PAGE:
I take pleasure in infirmities, in reproaches, in necessities, in persecutions, in distresses for Christ's sake: for when I am weak than am I strong. (II Cor. 12:10)
Recent mail brought a letter from a woman in Nizhni-Novgorod. Not yet old, she suffers from severe arthritis among other ailments; due to job cut-backs, she is now on half-salary, while her husband, who is recovering from a serious kidney operation, is no longer able to work at all; her gifted son, meanwhile, has just entered university, with all the expenses that entails. An impossible situation (although by no means unique in that country) but, she declares repeatedly, "With God's help, we'll manage."
The letter brought to mind the comments of one of our priests. Returning from a trip to Russia, he observed that the difficult and often trying circumstances of daily life there have fostered among believers a greater sense of dependency upon God than is usually encountered in this country. And this dependency is also evident in less dramatic situations than the one described above. People pray about getting a train ticket (they are frequently sold out), about finding what they need when they go shopping (a task complicated by deficits and inflated prices). They pray about a myriad of concerns that might seem to us insignificant. Apart from receiving answers to their prayers, this habit carries other, spiritual benefits. God "often is not deaf even to man's smallest petitions," writes Saint Gregory of Nyssa, "in order to accustom him to look to Him for everything." The Russian experience certainly bears this out. What can we say about our own?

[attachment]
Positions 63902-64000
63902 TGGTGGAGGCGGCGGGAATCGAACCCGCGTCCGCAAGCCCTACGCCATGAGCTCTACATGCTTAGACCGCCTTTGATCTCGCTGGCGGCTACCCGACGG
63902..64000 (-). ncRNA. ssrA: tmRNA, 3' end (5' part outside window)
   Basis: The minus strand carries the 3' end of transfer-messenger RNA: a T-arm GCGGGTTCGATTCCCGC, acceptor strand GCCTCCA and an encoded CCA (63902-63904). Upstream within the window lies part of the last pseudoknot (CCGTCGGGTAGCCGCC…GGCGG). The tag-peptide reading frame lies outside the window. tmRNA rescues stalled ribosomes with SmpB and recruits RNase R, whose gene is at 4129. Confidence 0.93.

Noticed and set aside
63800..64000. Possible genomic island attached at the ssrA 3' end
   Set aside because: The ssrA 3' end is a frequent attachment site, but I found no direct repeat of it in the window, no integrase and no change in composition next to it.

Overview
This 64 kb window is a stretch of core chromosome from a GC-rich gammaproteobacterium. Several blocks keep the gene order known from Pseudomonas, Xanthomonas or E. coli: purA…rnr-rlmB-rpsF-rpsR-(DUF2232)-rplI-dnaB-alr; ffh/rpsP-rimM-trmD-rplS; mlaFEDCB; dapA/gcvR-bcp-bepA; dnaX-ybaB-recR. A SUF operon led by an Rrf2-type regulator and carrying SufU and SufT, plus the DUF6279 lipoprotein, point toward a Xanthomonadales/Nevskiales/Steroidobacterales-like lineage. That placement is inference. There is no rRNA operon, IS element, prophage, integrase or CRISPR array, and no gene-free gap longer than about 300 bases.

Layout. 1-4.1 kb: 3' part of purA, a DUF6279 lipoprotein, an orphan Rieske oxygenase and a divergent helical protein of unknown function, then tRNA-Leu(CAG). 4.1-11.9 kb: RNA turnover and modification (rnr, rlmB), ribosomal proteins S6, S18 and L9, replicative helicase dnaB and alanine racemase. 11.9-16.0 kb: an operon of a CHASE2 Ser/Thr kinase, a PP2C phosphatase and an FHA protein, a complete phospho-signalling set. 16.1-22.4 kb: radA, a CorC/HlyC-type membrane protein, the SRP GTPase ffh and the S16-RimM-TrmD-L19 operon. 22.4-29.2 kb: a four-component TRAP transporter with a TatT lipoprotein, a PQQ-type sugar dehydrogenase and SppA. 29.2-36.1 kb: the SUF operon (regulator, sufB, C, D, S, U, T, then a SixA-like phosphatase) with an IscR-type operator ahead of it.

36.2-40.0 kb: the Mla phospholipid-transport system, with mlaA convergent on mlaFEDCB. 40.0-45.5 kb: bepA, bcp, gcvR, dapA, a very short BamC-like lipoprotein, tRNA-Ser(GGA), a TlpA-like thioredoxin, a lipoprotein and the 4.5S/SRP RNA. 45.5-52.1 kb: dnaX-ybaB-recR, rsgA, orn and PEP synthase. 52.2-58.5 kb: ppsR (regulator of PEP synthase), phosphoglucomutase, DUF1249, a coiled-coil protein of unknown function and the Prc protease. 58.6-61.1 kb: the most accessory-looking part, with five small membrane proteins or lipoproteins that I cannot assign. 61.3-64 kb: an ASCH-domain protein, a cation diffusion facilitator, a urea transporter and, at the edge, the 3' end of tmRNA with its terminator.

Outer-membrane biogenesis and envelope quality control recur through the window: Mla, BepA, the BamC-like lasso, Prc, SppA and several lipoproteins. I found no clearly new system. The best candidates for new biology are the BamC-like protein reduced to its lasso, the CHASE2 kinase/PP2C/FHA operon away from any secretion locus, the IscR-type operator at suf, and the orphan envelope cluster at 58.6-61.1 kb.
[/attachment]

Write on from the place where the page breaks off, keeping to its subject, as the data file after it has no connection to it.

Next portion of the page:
Our enviable level of material well-being in this country is, in some respects, a spiritual liability, blinding us to our utter dependence on God. We are further empowered by the new technology, which facilitates the drive to be self-reliant, self-sufficient, independent -- to be strong. And this illusion of strength -- which today is also evident and even encouraged among teens and younger children --hinders the proper and desired relationship with God, that we should be actively seeking in our daily life.
In his time, the Apostle Paul had every material and social advantage. Once having turned to Christ, however, he cast these aside as "dung," preferring rather to "glory in his infirmities." This he had learned by experience. Plagued by a "thorn in the flesh," the Apostle besought the Lord three times that it depart from him, but the Lord did not fulfill his petition, saying, My grace is sufficient for thee: for My strength is made perfect in weakness (II Cor. 12:9). Indeed, God bestowed His grace in such measure that Paul was able not only to bear but to rejoice in his trials and tribulations. He boasted of being shipwrecked, of being imprisoned, scourged, for it was then that God's grace was most evident, preserving the Saint and bringing to faith many who witnessed his exploits. We see this vividly illustrated in the Lives of the saints, particularly the martyrs, who quenched the violence of fire, escaped the edge of the sword, out of weakness were made strong (Heb. 11:33-40, general epistle reading for martyrs). The same was shown to be true in many Old Testament saints. Saint John Chrysostom comments, "...by their trials the righteons flourished. So it was with the three children, so with Daniel, with Moses and Joseph. For then the soul also is purified when it is afflicted for God's sake; it then enjoys greater assistance as needing more help and worthy of more grace" (Homily on II Corinthians)